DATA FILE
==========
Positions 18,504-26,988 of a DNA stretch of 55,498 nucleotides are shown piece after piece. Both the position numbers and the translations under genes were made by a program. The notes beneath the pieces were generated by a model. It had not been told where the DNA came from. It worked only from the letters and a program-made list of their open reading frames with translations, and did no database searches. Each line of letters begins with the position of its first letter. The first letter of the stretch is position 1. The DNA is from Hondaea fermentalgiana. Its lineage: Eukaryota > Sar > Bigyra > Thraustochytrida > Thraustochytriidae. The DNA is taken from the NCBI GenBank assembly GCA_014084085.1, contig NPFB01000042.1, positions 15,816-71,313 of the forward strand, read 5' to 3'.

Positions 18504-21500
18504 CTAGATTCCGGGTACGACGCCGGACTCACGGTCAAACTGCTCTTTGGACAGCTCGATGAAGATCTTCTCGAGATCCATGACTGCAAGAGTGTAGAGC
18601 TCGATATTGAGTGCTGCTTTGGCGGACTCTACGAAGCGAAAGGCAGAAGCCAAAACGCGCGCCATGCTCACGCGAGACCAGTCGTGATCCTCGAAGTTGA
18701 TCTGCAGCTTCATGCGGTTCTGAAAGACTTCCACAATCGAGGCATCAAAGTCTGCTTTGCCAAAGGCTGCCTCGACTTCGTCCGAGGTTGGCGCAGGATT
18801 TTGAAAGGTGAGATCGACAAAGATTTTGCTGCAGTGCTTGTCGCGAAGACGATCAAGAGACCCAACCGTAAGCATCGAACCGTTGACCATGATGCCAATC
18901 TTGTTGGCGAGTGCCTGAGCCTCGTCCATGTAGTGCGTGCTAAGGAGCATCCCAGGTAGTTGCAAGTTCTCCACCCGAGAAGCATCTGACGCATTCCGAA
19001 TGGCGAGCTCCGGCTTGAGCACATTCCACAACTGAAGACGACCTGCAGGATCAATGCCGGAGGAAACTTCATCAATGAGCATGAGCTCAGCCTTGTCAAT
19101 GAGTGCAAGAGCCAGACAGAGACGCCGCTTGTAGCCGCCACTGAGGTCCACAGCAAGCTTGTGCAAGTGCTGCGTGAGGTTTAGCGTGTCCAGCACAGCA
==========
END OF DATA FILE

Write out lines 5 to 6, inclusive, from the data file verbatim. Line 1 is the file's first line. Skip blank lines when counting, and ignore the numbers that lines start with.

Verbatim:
18701 TCTGCAGCTTCATGCGGTTCTGAAAGACTTCCACAATCGAGGCATCAAAGTCTGCTTTGCCAAAGGCTGCCTCGACTTCGTCCGAGGTTGGCGCAGGATT
18801 TTGAAAGGTGAGATCGACAAAGATTTTGCTGCAGTGCTTGTCGCGAAGACGATCAAGAGACCCAACCGTAAGCATCGAACCGTTGACCATGATGCCAATC